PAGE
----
21 August 2011


There is no end to the guilt that white people experience regarding the legacy of slavery and race relations in the United States. Rightly so. Perhaps as Freud suggested, we whites work out our guilt and shame in dreams and the popular media productions. It is a nightmare history from which we would escape, yet there can be no respite from this guilt. I am weary of the seemingly endless attempt to find some absolution. 
The film The Help (I didn’t read the book) was a feel-good film made for whites only, addressing a very complex and ugly issue with a simple-mindedness that not only belies but falsifies the reality. Oh, these things happened, but I suspect what transpired was a lot more ugly than the film depicts. Nor was the resolution as easy as the film suggests. The attempt here was to give voice to those who had been rendered voiceless, but finally the film didn’t give them much to say. Most of the work was accomplished by Skeeter (Emma Stone), a twenty-two year old citizen of Jackson, Mississippi, who has graduated with a degree in journalism, returns to her place of origin, gets a job writing the Miss Myrna domestic advice column for or the local paper. In her very short tenure, she decides to write a book exploring the experience of domestic hire in the deep South from the perspective of the help—African-American women oppressed and terrified. She had been raised by one of the Help and never quite found out what had happened to her. She learns. 
Ah, but whites always have the necessary connections, don’t they? Skeeter’s book sees publication because she is white working in a white publishing New York City world. It is her voice that reaches the world. In The Help the good guys win in the end, though it is at the time more a moral victory, the best kind because it requires little personal sacrifice. T film’s end, not too much has changed. But the film’s resolution satisfies because we know that conditions finally did improve, but not with the ease or bloodlessness that the film suggests. Not many of us in the audiences suffer directly from the struggle. Like at the movies, we were mostly spectators. And I suspect that some of us might have even been complicit. There were too many martyrs, and too many deaths, and the attempt to tell the tale through the voices of the help fails completely because it is a white woman through whom they must speak. Skeeter’s project is viable because she lives on the family plantation that probably once was worked by slaves. It employs Black domestic help.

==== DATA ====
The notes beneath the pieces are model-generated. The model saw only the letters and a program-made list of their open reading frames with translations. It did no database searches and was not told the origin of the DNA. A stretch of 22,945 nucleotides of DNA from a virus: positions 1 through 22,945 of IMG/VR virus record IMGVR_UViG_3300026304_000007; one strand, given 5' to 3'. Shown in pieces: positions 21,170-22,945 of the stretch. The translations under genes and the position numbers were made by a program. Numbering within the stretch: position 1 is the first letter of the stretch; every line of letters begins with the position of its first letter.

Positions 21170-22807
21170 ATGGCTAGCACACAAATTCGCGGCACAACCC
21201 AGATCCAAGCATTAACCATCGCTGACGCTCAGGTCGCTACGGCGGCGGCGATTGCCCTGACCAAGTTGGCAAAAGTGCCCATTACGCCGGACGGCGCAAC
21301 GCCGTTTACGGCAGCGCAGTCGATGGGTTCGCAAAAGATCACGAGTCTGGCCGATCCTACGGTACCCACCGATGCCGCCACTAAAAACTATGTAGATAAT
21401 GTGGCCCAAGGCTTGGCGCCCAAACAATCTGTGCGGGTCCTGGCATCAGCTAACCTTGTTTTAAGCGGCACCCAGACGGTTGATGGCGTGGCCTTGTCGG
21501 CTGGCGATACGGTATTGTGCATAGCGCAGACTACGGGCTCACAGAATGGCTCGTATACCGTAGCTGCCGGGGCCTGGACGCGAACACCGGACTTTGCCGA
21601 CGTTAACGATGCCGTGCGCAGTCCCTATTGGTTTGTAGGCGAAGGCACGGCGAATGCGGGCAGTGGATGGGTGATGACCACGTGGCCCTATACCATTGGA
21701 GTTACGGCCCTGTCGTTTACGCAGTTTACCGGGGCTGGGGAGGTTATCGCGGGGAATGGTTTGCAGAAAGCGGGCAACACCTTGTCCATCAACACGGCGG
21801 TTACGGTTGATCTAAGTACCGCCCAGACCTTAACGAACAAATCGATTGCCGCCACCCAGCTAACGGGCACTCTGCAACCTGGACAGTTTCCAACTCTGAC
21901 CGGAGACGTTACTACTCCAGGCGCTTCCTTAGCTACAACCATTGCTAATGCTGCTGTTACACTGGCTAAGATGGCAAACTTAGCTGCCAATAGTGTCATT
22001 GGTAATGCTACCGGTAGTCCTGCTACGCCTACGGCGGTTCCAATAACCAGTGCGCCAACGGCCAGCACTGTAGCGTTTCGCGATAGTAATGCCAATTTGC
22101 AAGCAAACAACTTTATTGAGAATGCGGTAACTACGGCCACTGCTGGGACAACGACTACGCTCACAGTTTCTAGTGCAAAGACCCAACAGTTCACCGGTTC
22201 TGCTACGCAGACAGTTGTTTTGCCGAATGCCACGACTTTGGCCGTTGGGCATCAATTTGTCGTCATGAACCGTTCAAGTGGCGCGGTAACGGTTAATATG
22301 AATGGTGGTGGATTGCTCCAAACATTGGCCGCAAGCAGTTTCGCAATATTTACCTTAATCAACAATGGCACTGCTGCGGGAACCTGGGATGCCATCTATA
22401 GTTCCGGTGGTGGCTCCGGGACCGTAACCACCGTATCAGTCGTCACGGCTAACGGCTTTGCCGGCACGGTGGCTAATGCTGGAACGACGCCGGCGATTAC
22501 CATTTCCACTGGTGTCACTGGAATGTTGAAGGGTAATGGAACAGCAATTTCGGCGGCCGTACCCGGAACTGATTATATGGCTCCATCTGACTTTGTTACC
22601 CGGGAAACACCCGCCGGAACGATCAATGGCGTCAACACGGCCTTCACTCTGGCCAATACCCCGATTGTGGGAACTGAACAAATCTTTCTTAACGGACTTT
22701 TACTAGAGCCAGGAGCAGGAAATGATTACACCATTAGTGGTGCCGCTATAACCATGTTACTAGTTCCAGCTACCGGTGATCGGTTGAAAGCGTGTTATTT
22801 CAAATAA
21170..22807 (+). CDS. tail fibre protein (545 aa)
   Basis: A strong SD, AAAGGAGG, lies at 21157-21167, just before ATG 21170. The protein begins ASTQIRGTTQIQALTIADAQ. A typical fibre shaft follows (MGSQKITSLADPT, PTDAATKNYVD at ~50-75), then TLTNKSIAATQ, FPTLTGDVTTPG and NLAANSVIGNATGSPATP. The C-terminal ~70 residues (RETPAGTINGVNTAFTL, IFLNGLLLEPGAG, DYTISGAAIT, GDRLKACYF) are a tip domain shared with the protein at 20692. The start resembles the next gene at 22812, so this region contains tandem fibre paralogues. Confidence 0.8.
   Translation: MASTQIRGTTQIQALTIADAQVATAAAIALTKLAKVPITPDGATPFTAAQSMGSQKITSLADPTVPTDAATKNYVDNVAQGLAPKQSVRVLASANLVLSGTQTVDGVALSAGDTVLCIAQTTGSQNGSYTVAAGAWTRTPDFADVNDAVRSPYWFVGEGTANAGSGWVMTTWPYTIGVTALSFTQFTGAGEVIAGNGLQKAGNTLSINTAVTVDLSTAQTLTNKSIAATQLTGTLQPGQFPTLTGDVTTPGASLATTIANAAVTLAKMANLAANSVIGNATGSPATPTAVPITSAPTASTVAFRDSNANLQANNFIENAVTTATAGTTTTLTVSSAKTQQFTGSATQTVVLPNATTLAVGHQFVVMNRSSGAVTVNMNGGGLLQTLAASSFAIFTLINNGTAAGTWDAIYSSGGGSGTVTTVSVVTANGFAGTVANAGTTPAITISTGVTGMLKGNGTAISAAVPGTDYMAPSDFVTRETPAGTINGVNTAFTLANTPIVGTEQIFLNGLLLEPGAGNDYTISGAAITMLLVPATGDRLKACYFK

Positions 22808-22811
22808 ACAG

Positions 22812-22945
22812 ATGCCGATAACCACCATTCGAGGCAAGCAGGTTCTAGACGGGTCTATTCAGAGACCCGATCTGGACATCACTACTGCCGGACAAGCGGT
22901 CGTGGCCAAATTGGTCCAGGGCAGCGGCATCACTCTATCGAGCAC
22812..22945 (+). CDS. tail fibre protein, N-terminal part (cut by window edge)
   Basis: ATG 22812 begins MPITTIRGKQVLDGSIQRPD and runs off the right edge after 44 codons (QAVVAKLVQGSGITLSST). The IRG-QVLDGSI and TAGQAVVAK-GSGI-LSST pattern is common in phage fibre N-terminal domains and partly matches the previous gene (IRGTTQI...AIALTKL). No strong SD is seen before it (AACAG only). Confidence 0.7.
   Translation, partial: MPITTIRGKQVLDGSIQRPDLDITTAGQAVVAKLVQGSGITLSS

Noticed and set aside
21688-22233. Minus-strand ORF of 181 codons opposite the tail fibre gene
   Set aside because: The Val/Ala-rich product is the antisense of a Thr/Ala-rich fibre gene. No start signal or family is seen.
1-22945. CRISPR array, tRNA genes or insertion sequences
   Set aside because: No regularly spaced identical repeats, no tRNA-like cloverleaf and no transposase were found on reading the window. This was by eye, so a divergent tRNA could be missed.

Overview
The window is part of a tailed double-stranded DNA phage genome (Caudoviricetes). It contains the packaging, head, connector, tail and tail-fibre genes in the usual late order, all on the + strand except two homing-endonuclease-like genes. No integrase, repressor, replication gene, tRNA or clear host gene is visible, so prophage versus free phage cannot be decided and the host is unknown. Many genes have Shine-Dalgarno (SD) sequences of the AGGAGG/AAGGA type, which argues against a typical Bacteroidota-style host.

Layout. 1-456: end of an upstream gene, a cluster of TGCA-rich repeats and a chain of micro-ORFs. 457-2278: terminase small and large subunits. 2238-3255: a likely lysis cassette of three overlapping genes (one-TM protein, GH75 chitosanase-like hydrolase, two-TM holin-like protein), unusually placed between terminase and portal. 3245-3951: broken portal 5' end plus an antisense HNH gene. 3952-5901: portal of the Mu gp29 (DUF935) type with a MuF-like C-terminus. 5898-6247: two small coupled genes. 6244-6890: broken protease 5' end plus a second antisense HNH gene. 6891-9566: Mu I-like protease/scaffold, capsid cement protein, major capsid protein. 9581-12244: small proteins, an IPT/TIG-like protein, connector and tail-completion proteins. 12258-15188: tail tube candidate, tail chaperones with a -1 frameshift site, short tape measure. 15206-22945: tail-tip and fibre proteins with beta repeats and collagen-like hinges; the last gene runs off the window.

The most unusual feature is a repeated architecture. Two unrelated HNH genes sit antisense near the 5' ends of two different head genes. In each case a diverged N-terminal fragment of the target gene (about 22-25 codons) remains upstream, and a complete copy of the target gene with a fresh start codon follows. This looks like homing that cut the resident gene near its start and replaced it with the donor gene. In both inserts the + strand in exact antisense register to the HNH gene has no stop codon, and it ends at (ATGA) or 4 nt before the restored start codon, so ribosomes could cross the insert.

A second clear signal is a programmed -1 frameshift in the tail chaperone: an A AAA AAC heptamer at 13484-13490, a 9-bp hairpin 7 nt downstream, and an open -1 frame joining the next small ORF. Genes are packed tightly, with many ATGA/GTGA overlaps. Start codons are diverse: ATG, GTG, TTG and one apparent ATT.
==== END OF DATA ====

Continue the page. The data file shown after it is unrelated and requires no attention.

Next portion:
At the showing I screened this afternoon the theater was filled not only with whites, but the seats were occupied also predominantly by women. It was the women who managed the African-American domestic help, hiring and firing the servants with abandon and impunity. Perhaps the women felt especially culpable. Perhaps they sought a form of catharsis, and to experience some relief from responsibility. The film, we knew, would end hopefully and we would feel exonerated. And though in the end power remains in the hands of the white power-elite, the times, we knew, they were a’changin—though the only Bob Dylan song in the sound track was “Don’t Think Twice It’s Alright.” It was played when Skeeter’s racist boyfriend abandons her because her work gives voice to the Help.  “Yes, you just sorta wasted my precious time, but don’t think twice, it’s alright.” 
No it wasn’t alright! Skeeter’s book has narrated the stories she has heard from the help, and in her work Jackson, Mississippi and its racist population are exposed.  In the end, the white women might have been exposed in their racism—but neither did these women have reason to really care. Nothing had really changed. The film’s last shot, of the fired (and now endangered) maid, Abilene, walks down a long road through the center of residential Jackson, and in a voice-over says that someone once said that someone in her family would be a writer and that now it seems it would be her—a line at which the audience applauded—was written by a white person in a movie directed and produced mostly by white people. Once again, Black voices appropriated by white folks. 
White people exposed? To quote another Dylan song, nothing was delivered. Mississippi appears in the film exactly as those of us who lived through the era knew it: Phil Ochs very early and rightly had demanded that Mississippi ought to find another country to be part of, and the book American Insurrection by William Doyle (2001) details that such was their intent as well. One of the help comments that they are in Hell, but the film balances the suffering: whites don’t have it easy either. The murder of Medgar Evers in this film is balanced by the murder of white John Kennedy: the black and white photo of Abilene’s son who died because the whites-only hospital would not take him and the colored hospital couldn’t save him is over powered by the color photo of the smiling murdered president. Ah, we all lost people in the struggle, didn’t we? No, this film suggests that the Civil Rights Struggle was a liberal white endeavor, and the help needed white help. 
Bury the rag deep in your face, now is the time for your tears.


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